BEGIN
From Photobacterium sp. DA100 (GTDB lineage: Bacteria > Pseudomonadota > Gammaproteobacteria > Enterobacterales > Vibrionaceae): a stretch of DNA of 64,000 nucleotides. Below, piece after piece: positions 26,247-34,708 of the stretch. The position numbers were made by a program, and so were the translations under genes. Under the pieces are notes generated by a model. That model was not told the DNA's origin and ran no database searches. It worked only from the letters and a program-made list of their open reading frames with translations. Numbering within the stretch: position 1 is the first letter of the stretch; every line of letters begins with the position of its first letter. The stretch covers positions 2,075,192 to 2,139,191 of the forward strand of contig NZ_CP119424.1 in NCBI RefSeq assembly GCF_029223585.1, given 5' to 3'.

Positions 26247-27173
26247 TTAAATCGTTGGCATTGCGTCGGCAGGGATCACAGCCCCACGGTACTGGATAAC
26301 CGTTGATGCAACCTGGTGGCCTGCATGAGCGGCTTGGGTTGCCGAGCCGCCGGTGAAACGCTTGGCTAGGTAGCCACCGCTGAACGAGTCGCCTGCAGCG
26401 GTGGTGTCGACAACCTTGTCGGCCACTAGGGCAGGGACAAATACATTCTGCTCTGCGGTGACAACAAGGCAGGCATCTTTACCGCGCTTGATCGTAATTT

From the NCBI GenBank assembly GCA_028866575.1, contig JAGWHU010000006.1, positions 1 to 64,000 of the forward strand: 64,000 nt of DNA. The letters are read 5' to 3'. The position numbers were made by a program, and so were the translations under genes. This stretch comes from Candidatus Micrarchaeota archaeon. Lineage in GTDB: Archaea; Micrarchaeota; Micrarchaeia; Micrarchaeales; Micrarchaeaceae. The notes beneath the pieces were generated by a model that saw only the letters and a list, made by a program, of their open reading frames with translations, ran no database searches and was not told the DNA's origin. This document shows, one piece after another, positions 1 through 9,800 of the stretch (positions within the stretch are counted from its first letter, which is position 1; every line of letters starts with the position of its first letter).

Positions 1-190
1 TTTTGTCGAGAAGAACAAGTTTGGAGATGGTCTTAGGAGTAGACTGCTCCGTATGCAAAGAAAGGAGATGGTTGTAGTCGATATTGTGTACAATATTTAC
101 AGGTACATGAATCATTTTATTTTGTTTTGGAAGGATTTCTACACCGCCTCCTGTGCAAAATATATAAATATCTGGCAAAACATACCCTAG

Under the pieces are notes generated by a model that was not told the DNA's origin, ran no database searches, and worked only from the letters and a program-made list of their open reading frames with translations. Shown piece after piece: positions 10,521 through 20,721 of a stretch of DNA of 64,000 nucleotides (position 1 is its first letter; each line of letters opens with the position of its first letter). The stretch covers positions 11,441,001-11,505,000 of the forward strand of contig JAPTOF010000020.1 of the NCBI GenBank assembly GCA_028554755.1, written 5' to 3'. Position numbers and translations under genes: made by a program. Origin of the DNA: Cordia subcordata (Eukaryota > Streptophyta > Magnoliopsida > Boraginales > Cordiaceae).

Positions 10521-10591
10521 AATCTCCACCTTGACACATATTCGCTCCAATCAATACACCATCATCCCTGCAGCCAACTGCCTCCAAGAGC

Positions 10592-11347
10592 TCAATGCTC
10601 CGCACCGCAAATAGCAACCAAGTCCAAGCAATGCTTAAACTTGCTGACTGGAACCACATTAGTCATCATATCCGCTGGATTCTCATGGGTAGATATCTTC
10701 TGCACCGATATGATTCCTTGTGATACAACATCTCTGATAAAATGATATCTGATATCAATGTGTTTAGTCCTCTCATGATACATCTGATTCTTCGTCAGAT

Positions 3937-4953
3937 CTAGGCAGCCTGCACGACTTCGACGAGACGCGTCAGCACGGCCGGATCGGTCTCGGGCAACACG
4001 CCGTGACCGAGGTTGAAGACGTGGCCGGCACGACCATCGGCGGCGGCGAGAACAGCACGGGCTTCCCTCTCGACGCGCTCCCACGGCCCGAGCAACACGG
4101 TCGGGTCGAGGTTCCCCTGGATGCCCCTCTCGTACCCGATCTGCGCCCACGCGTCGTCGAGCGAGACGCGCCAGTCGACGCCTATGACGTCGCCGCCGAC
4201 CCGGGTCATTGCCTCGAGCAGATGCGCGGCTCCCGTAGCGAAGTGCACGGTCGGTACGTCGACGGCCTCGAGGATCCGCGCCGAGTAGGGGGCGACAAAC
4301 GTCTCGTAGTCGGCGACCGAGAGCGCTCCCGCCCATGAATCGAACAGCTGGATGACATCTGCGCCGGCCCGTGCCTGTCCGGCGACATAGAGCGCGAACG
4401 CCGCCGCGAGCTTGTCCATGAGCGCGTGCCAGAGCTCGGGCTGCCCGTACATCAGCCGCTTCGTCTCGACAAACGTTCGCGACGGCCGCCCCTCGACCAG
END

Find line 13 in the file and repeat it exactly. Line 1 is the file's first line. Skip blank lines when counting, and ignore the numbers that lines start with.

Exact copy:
Positions 10592-11347